Start by evaluating the existing floor assembly. The new hardwood flooring must be installed on a wood subfloor of approved thickness that is at or above grade, flat, and well-fastened to appropriately spaced joists. You can check the joist spacing from the basement or crawlspace, but to confirm the subfloor material you’ll have to remove a small section of vinyl. Make sure the vinyl is well-adhered, and plan to remove any existing trim or cove base.
Don’t install nail-down flooring over particleboard underlayment — particleboard doesn’t hold nails adequately and will literally dissolve if it ever gets wet, wrecking the whole installation. Use a pin-type moisture meter to check the moisture content of the subfloor before you start. Vinyl is a moisture retarder but not a moisture barrier; if there are high levels of moisture in the subfloor, it will eventually affect the finish floor as well.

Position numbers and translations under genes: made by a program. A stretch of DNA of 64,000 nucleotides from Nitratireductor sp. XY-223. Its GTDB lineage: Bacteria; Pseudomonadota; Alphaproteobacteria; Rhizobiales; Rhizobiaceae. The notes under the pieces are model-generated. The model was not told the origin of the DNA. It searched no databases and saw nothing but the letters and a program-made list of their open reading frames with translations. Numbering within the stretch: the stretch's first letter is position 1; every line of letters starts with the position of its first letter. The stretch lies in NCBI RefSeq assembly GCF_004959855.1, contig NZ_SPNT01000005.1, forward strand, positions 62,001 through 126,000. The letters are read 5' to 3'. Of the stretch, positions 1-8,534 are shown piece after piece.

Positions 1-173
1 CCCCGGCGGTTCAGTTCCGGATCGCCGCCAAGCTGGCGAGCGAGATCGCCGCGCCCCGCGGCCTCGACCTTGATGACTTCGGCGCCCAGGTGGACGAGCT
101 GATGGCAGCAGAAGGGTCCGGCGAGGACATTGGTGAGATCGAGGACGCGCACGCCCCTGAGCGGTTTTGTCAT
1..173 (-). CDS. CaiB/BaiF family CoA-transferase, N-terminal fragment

Finally, follow the manufacturer’s installation instructions or the NWFA (National Wood Flooring Association) guidelines and plan to use a fastener length that provides a minimum penetration of 5/8 inch into the wood subfloor.
If it’s not possible to meet the above conditions but a nail-down floor is the only option, you’ll have to remove the existing vinyl and upgrade the subflooring and joist system as needed. Another alternative is to go with a glue-down installation, which some manufacturers approve for their solid flooring products. If you go this route, you must closely follow their specific instructions for installation over vinyl.
Posted with permission from Hanley Wood, LLC. Originally posted on JLConline.com by Daniel Boone on July 13, 2012 at http://www.jlconline.com/flooring/installing-hardwood-flooring-over-vinyl.aspx.